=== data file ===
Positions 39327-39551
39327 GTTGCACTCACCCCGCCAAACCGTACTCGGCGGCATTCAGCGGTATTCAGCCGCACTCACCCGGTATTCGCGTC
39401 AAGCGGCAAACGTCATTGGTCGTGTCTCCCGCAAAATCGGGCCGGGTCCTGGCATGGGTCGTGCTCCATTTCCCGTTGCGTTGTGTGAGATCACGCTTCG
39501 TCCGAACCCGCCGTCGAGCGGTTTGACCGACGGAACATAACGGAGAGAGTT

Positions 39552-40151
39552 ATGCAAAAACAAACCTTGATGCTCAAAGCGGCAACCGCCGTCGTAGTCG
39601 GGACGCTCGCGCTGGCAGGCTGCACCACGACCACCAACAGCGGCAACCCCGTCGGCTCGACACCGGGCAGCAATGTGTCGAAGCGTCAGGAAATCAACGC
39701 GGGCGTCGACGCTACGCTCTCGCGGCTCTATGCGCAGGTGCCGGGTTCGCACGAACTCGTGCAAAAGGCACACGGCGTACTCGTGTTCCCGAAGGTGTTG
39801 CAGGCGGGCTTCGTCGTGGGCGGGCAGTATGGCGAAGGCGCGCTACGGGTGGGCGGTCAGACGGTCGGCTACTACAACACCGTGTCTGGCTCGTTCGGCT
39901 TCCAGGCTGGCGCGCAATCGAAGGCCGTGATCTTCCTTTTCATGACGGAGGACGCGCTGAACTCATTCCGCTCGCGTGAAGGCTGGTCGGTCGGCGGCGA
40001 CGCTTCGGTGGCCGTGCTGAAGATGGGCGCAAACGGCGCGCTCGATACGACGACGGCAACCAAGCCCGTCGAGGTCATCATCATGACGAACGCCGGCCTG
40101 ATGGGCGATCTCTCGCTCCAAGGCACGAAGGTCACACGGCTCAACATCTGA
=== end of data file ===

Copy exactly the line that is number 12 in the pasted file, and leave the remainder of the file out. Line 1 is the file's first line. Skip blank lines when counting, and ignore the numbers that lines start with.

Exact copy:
40101 ATGGGCGATCTCTCGCTCCAAGGCACGAAGGTCACACGGCTCAACATCTGA